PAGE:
Sometimes a feel-good story does more than merely make you feel good. Take, for example, the celebrations in Chile at the rescue of the miners who had been trapped underground for two months. There is much to like in this story: dedicated, skilled rescuers, a government that capably managed help brought in from around the world, families and friends who maintained long vigils of support for those trapped below, and a perfect ending. Just consider how much could have gone wrong, and you can begin the understand the elation of those who had been waiting for their loved ones’ safe return.
Of the many photographs from the rescue, I thought this one captured the powerful emotional current running through the story. The caption read, “Relatives of miner Dario Segovia react as watching Segovia on a TV screen during his rescue operation at the camp outside the San Jose mine near Copiapo, Chile, Wednesday Oct. 13, 2010.” I’ll bet I know which one is the mother, but that doesn’t really matter. They all are experiencing the incredible release that comes from seeing their beloved returned to life among them. Biological functioning had never ceased, but life had been suspended–the life that comes from living together, having shared histories, habits, meals, journeys, arguments, laughs, successes, and failures–everything that makes up the richness of a common world bound by affection.
I like the photo because it captures not only the love that usually lies beneath the surface of ordinary life, but also the messiness that is always there. The photo itself is messy, with no sure center but for that odd black hat with the TV logo, and the scene itself is more so: people jumbled together amidst ID cards, jewelry, flags, cameras, both laughing and crying, being in the moment and photographing it–everything is happening at once.
The scene also can remind us what photography is about. The people in the picture are caught between visual technologies: being photographed while watching TV that is being photographed. Despite all the media apparatus, however, their emotions and their lives are media’s reason for being. They deserve the help that was provided by the government, which came in part because they always had the leverage of the public media, and their being presented to us both continues and extends those webs of support. We, in turn, in resonating to their joy, have the opportunity to live in a richer world, one we share with them and in which people can care, not only for loved ones but for strangers.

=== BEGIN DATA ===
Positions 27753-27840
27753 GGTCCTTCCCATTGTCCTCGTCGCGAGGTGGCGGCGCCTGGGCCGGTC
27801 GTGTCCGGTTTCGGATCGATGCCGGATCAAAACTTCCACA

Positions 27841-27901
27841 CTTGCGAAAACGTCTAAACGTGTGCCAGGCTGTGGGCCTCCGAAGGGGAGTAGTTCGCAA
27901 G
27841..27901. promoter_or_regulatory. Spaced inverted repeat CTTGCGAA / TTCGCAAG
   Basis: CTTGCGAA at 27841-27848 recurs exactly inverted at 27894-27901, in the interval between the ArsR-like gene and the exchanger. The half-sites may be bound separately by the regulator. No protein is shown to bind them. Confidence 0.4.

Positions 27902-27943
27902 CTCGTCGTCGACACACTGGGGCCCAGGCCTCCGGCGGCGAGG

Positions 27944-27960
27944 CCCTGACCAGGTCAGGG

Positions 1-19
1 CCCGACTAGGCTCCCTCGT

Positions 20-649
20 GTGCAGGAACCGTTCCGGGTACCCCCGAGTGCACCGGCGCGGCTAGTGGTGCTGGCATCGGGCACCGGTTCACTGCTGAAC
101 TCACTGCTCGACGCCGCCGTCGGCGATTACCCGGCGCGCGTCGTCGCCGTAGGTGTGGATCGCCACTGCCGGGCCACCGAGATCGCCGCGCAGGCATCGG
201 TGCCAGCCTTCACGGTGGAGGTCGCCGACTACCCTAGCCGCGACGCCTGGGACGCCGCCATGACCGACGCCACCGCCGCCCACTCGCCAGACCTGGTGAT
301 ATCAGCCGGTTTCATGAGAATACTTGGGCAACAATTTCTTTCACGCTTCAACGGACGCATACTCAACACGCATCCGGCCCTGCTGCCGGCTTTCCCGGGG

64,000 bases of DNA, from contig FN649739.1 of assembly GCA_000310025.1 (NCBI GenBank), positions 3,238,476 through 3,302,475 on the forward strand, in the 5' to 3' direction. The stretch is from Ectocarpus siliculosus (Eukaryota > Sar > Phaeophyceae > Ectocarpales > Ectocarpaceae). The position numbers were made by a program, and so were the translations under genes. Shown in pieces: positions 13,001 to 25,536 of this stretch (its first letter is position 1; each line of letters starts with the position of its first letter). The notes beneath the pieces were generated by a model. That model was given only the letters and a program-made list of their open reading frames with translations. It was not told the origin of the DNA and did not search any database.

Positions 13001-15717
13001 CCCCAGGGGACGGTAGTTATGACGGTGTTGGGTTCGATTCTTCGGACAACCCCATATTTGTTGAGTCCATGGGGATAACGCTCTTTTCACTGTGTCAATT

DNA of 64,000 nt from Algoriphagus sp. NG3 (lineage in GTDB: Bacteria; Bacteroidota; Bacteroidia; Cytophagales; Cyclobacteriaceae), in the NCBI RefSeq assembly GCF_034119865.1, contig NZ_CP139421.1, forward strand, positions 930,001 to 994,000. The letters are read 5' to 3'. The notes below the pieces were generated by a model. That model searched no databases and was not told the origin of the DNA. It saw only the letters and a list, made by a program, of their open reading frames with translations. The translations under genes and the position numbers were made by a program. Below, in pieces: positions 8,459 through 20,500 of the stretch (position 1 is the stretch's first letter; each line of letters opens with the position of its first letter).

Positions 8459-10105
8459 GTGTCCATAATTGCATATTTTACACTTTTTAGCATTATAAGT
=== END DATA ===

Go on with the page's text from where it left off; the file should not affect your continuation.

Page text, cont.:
And speaking of a better world, the love evident in this photograph gives special emphasis to another dimension of the rescue. It’s kind of a funny story, you might say. As the New York Times reported, “Defying grim predictions about how they would fare after two months trapped underground, many of the Chilean miners cam bounding out of their rescue capsule on Wednesday as pictures of energy and health.” And how did that happen? “The miners’ apparent robustness was testimony to the rescue diet threaded down to them through the tiny borehole that reached them on Aug. 22, but also to the way they organized themselves to keep their environment clean, find water and get exercise. Another factor was the excellent medical care they received from Chilean doctors.”
In short, they had good food, a good environment, a well-organized routine of work and other activity, and excellent medical care. With that, you can live in a hole deep in the earth and come out looking fine. And now look around you, right here on the surface. How many people have those “advantages”? For all the technical wizardry employed to lift the men to the surface, the key to their survival while entombed was to live exactly as one ought to live anywhere. And so the story provides much more than a warm glow: it’s a story not of heroism, but of good sense, and it’s not a miracle, but what happens much of the time when people are organized so that they can have the basics needed for a good life.
I feel good for the miners, but I grieve for all those who still need to be rescued.
Photograph by Natacha Pisarenko/Associated Press.